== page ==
During World War II , the students of  Tunkhannock Township were brought fully into the Tunkhannock jointure, thus also eliminating the schools at Bardwell and Dixon. The Seventh Day Adventists Church had an elementary school on the Stonier property (now Mountain View Terrace) and this school closed in l99l.

Tunkhannock Borough
(From an article written by Dorothy Colbenson)

Tunkhannock Borough was organized in l841.

HOTELS

The American House - l841

The Hufford House - destroyed in the Great Fire of l870

Warren Street Hotel - located on Warren Street where the parking lot of the Merchant's Bank is located today.

Keeler House - l872, located where the Hufford House burned.   Presently the site of the AM/PM Mini Market.

The Packer House - Opposite the railroad station, built by Billings and Reynolds.  Quick lunches were served to passengers on excursion trains that stopped for water for the engine.  Destroyed by fire in l900, rebuilt in l902, and burned again in l9l9 and never rebuilt.

The Stevens House and The Wyoming House - Were built on Bridge Street, each was a saloon.

EARLY BUSINESSES IN TUNKHANNOCK

Witch Hazel Plants
One was started in the canning factory by M. E. Hughes.  The one on Franklin Avenue started in l906 and burned in l936.  Shortly after the death of Hughes, Thomas F. McNulty and J. E. Johnson acquired the property.   Hundreds of tons of witch hazel brush were bought and manufactured into prime quality witch hazel extract.  Only two other witch hazel plants existed in the United States.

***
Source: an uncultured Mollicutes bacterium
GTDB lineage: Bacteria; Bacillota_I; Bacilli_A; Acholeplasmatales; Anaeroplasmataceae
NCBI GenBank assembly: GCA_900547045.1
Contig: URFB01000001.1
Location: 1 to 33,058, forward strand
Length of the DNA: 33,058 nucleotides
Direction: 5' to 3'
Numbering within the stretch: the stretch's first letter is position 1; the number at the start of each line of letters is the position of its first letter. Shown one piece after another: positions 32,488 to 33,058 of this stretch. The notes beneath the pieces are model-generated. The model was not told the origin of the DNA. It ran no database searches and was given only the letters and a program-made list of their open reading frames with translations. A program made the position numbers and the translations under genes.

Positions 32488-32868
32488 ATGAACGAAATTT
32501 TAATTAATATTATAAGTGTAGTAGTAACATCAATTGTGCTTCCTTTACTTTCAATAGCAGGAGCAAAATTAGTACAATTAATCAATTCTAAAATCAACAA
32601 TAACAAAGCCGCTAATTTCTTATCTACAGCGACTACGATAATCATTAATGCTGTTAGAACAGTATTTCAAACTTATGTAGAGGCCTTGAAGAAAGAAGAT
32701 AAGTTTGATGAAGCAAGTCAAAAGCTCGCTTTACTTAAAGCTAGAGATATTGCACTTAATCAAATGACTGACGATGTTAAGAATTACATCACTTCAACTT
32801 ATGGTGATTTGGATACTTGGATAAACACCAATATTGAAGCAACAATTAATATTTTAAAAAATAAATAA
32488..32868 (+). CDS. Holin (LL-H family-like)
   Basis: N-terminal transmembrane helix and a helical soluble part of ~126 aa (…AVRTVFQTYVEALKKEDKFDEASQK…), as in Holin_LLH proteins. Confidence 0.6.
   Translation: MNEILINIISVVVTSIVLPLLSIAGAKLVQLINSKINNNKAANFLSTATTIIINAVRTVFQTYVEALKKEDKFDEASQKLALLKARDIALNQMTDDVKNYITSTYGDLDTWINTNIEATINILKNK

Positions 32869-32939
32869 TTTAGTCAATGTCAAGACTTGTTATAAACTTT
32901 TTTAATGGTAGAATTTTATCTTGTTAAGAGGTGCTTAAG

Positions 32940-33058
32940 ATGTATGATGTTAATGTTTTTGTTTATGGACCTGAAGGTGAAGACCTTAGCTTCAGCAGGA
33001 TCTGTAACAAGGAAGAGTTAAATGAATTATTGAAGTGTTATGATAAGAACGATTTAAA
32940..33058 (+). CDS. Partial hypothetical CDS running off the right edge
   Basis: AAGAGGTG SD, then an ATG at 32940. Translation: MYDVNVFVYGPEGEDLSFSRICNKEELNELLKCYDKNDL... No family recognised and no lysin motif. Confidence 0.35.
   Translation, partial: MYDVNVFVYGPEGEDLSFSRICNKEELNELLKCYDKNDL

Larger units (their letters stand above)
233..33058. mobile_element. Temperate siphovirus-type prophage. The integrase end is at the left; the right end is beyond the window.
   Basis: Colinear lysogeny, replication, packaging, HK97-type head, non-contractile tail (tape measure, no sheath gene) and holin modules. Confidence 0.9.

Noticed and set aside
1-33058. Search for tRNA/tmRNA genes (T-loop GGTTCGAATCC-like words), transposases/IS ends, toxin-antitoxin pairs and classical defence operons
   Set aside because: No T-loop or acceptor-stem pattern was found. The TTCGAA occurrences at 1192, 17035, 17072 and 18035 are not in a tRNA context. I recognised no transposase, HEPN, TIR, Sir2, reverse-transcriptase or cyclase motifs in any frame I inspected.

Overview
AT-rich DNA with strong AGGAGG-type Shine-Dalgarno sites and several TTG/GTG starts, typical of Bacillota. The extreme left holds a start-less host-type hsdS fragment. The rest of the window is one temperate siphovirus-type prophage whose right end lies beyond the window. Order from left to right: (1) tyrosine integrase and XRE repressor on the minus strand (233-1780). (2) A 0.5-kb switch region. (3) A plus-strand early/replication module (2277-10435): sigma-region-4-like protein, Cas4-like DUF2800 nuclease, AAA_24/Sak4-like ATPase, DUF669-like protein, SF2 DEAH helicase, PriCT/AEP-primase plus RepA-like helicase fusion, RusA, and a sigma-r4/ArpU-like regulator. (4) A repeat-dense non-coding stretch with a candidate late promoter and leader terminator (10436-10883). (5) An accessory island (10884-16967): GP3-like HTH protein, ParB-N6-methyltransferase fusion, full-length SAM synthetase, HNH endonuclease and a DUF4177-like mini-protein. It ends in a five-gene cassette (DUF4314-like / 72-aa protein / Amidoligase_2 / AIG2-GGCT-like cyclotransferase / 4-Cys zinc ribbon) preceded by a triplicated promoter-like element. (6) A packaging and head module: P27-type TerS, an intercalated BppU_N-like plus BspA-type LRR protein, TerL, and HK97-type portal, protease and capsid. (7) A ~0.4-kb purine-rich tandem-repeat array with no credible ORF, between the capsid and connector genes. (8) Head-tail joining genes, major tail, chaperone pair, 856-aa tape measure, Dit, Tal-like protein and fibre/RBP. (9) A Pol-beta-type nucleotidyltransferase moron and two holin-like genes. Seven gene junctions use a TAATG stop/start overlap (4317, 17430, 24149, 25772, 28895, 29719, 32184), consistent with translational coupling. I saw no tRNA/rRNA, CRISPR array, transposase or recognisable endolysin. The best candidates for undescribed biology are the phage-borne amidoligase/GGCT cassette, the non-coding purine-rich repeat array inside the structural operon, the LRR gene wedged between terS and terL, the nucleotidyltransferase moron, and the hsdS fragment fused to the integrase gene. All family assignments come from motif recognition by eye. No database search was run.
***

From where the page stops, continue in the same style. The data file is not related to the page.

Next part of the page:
Foundry
Built on Warren St. (where Agway is now) by Cyrus Avery in l840.  The second foundry was built on the corner of West Tioga St. and Maple Ave. in l860.

Tannery
(l866-l931 ) built by Palen Brothers and supplied work for many men.

H.A. Mack Mills
The forerunner of the woolen mill, which is now the Gay's True Value

l09th Armory
Battery "B" of the l09th field artillery on West Street.  The building was leased, in the l940's, to the Endicott Johnson Shoe Co. The building is now owned by Ace-Robbins Oil Co.

Chinese Laundries
In l891-92,  Charles Sing, a Chinese man, operated a laundry on Bridge St.  In l895, a Chinese Laundry was opened across from the courthouse, and in l9ll, Hing Lee operated a laundry at the Piatt Opera Block.

Atherholt Dairy
Opened its new location in the rear of the Atherolt residence on West Tioga St. in l947.  Milk was pasteurized, bottled, and sold from this six-roomed building.  Presently the site of the Endless Mountains Water Company.

Dietrich Theater
Marvin Sands and family operated both the Dietrich and Star-Lite Drive-In Theater, first operated by Elmer Dietrich in l937.

Tunkhannock Locker Plant
Opened March  l946 next to the Dietrich Theater.  Owned by the Elmer Dietrich Estate.  The plant had the capacity for approximately l000 individual family lockers and frozen food storage space for commercial uses.